At End2End Media, we always find it’s important to reflect back and see how far we have come – personally, professionally, as an industry, as a society. In honour of Black History Month, we are looking back in the foundations of company and at a very inspiring graphic designer – Sylvia Harris (1953-2011).
Sylvia Harris was committed to using design to improve the civic experience and for influencing a generation of designers as a teacher and mentor. Her work is featured in a number of places – Central Park Zoo in New York, the 2000 U.S. Census and icon stamps, to name a few. Throughout her 25-year career, she partnered with high-profile clients in business, nonprofit and government – to yield rewarding projects and a life’s work dedicated to removing barriers by ensuring that public information systems are accessible to everyone.
Harris’ journey began in her hometown of Richmond, Virginia. As a young black woman in the South during the 1960s, she experienced desegregation firsthand and, in the process, gained a visceral understanding of how social systems affect people’s daily lives. She cultivated an interest in design while studying at Virginia Commonwealth University, where she received a B.F.A. in 1975. A move to Boston to work with architects and in broadcast media was formative in opening her eyes to the depth and diversity of graphic design practice.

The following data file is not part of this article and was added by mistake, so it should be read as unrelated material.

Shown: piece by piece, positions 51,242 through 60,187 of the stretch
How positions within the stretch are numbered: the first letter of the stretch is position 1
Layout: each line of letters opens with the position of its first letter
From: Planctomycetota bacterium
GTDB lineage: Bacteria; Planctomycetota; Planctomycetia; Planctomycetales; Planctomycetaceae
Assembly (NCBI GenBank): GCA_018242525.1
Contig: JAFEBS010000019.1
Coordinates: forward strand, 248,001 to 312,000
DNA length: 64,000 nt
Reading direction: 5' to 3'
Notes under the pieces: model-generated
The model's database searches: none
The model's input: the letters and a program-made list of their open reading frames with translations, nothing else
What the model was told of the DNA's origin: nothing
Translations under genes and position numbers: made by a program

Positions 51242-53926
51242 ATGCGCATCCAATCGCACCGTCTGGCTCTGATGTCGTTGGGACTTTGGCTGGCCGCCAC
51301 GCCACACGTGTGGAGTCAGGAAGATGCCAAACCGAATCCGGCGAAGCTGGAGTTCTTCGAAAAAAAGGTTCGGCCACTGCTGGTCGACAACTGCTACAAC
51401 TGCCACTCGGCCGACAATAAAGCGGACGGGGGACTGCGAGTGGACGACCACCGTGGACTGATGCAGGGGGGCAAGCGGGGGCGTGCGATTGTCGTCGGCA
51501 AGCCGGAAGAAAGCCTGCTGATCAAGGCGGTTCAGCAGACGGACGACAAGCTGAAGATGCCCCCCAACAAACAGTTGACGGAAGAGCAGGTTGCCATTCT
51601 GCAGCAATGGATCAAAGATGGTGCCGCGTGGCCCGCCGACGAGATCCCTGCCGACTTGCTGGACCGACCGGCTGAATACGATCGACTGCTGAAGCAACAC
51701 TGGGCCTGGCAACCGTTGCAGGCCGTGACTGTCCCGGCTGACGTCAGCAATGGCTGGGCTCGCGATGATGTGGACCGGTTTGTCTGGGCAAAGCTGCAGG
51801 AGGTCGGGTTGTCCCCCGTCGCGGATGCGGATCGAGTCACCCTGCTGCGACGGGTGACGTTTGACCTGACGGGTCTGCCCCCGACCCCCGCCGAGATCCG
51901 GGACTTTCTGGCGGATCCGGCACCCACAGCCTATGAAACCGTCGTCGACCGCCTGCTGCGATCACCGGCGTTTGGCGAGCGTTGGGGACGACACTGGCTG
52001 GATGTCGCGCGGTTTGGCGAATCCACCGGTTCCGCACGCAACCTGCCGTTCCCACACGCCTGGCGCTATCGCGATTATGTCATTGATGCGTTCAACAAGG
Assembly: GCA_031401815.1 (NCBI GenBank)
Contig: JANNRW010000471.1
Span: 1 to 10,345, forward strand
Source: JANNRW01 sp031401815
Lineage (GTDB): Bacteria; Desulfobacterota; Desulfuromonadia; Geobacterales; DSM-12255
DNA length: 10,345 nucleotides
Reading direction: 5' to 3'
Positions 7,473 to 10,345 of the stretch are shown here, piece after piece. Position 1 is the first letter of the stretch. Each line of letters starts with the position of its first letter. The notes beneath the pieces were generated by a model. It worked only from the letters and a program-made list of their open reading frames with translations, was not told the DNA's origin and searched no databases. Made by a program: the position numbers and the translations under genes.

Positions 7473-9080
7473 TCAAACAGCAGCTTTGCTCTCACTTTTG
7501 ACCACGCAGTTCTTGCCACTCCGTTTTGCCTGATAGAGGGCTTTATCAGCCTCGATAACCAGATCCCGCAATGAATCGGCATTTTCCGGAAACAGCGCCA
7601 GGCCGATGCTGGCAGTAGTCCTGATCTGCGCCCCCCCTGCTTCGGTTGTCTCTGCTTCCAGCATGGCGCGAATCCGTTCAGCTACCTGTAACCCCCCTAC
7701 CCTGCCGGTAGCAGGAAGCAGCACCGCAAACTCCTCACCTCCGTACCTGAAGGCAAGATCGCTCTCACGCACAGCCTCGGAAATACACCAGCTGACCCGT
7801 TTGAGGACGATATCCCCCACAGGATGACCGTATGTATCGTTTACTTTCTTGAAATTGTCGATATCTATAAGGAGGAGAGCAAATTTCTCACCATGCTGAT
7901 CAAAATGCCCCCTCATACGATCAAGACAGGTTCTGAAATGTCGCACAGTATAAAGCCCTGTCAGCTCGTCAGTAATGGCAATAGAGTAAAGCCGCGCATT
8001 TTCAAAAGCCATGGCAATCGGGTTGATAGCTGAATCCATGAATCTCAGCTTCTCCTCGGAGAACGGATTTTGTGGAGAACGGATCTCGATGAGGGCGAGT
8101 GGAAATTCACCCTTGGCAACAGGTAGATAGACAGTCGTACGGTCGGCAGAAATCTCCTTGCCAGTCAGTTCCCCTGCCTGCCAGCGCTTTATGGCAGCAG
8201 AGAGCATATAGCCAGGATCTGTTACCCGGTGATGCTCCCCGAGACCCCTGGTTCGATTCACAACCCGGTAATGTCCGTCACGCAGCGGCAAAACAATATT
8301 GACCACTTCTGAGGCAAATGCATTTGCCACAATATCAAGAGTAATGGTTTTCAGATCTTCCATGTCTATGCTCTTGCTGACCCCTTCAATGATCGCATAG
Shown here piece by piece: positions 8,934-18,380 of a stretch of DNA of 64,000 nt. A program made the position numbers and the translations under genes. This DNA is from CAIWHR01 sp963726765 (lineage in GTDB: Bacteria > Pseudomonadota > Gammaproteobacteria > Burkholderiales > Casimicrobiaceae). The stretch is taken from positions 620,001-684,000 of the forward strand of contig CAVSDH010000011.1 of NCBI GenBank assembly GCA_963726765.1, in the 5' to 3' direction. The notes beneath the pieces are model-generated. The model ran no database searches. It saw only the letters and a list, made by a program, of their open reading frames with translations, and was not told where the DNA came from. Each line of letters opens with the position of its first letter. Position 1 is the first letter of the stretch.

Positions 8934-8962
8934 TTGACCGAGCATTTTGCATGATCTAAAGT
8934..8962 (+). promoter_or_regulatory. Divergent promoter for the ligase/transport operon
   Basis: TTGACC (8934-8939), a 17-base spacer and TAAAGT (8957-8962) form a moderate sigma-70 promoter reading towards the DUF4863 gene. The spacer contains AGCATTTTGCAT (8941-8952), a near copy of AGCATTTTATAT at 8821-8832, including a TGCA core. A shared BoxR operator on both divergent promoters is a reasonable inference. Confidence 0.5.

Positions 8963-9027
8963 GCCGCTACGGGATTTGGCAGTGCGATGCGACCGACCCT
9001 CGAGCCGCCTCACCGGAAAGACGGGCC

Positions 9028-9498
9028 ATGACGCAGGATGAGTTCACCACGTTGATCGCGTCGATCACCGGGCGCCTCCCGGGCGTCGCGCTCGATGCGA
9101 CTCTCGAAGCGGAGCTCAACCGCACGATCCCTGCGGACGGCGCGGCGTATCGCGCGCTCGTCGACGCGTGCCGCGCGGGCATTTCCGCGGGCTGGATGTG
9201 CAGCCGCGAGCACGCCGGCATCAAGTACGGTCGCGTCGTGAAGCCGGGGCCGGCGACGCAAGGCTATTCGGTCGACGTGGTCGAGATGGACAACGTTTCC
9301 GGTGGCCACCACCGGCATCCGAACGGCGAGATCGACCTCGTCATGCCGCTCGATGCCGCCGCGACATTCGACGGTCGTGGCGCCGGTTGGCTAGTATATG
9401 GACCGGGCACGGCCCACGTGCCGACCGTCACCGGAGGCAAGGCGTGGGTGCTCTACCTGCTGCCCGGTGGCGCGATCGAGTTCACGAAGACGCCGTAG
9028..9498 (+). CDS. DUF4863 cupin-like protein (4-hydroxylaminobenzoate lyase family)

In 1994, she established Sylvia Harris LLC, focusing on design and strategy. One of the highlights of Sylvia Harris LLC was working as the Creative Director for the United States Census Bureau, Census 2000. Sylvia was tasked with increasing participation in the census – including the under-represented populations. Census 2000 was distributed to 80 million households. The Census presented an opportunity to study how a redesigned form might boost participation as well as public awareness of the Census brand.
As a designer and a woman, Sylvia Harris always wanted to do the right thing, the smart thing, the thing that would make the biggest difference to the most people. She was the model citizen—a Citizen Designer.
The AIGA established the Sylvia Harris Citizen Design Award to honor her legacy by supporting others dedicated to public design.
The more we learn about Sylvia, the more we all admire her. Thank you for all you’ve done for the industry Sylvia.
To learn more about Sylvia, the AIGA has a great Biography by David Gibson.